nautical glossary

Discuss word origins and meanings.

nautical glossary

Post by luckycanucky » Tue Jun 13, 2006 4:36 am

the term tacking, to tack the boat. anybody know where the term originated?
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Post by gdwdwrkr » Wed Jun 14, 2006 9:57 am

Webster's shows tack to come from the old French tache meaning a nail, fibula. The verb form you ask about appears to have come from the name of the rope used to secure a sail whereby is maintained an oblique course against the wind.
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Post by tony h » Wed Jun 14, 2006 10:36 pm

To Tack is to put a ship about, so that from having the wind on one side, you bring the wind round on the other side by the way of her head. This is the opposite of wearing.

A vessel on the starboard tack has her starboard tacks on board. This happens when she has the wind on her starboard side.
The tackle or rope by which the weather clew of a course is hauled forward and down to the deck. Being the lower forward corner of the sail
On a fore-and-aft sail the tack is the rope that keeps down the lower forward clew; and for a studdingsail it is the rope that holds the lower outer clew. The tack of the lower studdingsail is called the outhaul.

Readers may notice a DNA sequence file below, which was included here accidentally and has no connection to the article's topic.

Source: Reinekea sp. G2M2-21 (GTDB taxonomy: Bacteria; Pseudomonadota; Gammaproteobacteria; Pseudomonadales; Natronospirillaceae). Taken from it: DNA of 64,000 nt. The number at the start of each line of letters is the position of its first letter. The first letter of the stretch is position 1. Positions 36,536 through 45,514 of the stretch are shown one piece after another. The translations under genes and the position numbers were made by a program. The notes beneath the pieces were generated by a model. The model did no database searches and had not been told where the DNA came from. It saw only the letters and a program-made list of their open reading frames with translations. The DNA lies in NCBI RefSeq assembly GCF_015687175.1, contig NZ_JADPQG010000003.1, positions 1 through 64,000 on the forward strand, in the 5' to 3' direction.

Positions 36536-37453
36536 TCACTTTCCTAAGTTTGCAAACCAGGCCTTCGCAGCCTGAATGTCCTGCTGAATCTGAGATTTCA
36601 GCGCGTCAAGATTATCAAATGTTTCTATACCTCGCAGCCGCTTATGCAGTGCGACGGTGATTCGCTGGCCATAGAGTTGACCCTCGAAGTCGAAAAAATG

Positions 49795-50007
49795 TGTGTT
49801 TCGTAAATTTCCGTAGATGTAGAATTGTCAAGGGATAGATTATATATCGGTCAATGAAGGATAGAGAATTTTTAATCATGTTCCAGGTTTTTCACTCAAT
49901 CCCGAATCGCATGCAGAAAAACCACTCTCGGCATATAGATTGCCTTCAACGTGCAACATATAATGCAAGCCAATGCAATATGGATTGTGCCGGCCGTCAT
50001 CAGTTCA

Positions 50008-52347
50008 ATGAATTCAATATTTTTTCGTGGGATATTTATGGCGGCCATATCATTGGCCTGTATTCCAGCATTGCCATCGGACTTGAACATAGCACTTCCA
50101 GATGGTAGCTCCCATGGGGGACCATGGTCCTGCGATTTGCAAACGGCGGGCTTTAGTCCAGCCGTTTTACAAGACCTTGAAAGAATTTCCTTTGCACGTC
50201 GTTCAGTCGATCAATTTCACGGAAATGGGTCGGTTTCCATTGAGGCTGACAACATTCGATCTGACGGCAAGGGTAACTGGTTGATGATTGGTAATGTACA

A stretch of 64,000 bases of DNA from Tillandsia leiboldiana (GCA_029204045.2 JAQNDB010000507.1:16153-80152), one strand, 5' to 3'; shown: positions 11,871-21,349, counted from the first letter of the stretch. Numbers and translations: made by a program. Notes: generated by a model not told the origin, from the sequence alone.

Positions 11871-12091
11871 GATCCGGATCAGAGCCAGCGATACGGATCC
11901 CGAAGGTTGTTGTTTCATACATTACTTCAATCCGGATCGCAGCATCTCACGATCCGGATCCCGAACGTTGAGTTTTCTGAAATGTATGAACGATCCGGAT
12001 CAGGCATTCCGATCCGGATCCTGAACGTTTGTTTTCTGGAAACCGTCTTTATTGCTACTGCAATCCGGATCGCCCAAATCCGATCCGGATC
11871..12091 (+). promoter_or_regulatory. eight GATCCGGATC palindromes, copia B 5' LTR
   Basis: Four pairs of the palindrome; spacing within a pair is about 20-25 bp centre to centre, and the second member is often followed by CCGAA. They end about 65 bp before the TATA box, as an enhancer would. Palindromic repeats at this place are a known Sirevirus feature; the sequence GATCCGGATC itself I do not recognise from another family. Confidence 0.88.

Tackleis also the purchase (grip) formed by a rope rove through one or more blocks.


regards
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nautical glossary

Post by haro » Thu Jun 15, 2006 10:02 pm

Please note that the words 'tack' and 'tackle' do not seem to be related to each other, a least not if gdwdwrkr's etymology of the former truly holds water. The etymology of 'tackle' seems to be much more complex that the one of 'tack,' and much of it seems to be pretty obscure. The term crossed the North Sea several times from the Netherlands to the UK and back to Northern Germany.

I just wonder if 'tack' as in 'thumbtack' and 'tack' as in 'mainsail tack' and 'tacking a vessel' really have the same etymology. Ken?

Tony, your definitions sound like excerpts from a 19th century nautical glossary. Only very few sailors of the 20th, let alone 21st, century know what a studdingsail is. I happen to know it because I sail old schooners and own a vintage gaff cutter. The term 'outhaul' has a much wider meaning than just the tack of a lower studdingsail. It applies to many ropes that are used to outhaul many kinds of sails, i.e. to pull them outwards, 'abeam' of the mast.

By the way, am I right in assuming that what you spelled 'wearing' actually ought be 'veering'? Never heard of 'wearing' in that context in 35 years of sailing traditional sailships. And the opposite of tacking is gying / gibing / jibing, neither wearing nor veering, see http://www.wordwizard.com/phpbb3/viewtopic.php?t=18468.